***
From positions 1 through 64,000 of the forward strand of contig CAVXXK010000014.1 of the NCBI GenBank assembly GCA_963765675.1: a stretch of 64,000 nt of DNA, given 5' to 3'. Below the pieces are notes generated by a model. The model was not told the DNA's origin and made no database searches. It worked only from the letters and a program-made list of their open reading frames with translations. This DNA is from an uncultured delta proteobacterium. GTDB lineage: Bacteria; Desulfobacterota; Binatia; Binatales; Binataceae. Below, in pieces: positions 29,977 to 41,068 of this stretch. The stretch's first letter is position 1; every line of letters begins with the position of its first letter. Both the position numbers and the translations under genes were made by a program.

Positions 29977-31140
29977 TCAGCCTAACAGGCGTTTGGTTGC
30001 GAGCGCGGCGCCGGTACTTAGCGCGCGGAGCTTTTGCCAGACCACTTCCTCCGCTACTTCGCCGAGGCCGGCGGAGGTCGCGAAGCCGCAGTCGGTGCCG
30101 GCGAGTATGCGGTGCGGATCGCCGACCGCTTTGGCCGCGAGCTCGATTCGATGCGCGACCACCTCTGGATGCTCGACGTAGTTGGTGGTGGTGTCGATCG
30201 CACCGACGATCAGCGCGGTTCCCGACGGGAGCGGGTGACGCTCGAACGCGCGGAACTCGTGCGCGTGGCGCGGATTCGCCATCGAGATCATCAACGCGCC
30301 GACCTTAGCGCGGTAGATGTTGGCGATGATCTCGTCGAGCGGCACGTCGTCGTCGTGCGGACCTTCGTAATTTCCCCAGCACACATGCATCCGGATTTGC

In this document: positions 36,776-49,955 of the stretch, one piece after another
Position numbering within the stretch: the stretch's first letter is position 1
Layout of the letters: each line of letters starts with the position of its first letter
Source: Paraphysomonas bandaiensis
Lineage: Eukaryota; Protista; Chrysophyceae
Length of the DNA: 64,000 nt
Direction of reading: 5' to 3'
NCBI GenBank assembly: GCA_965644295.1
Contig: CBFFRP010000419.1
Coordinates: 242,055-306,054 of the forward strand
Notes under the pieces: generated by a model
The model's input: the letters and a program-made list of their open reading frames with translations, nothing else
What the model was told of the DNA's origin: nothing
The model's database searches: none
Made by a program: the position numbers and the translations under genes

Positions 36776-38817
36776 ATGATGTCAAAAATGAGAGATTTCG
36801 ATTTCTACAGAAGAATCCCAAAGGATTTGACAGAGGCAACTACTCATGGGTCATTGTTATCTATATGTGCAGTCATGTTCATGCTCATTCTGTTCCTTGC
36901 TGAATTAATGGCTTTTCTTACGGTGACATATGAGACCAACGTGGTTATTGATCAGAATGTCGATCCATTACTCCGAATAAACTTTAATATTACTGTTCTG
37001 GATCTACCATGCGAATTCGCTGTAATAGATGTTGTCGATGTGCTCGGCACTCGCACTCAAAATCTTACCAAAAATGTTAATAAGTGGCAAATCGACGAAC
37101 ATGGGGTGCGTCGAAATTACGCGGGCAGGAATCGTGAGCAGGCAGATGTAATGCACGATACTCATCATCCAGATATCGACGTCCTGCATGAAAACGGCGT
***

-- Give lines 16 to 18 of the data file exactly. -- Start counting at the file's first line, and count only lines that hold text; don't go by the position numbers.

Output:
Contig: CBFFRP010000419.1
Coordinates: 242,055-306,054 of the forward strand
Notes under the pieces: generated by a model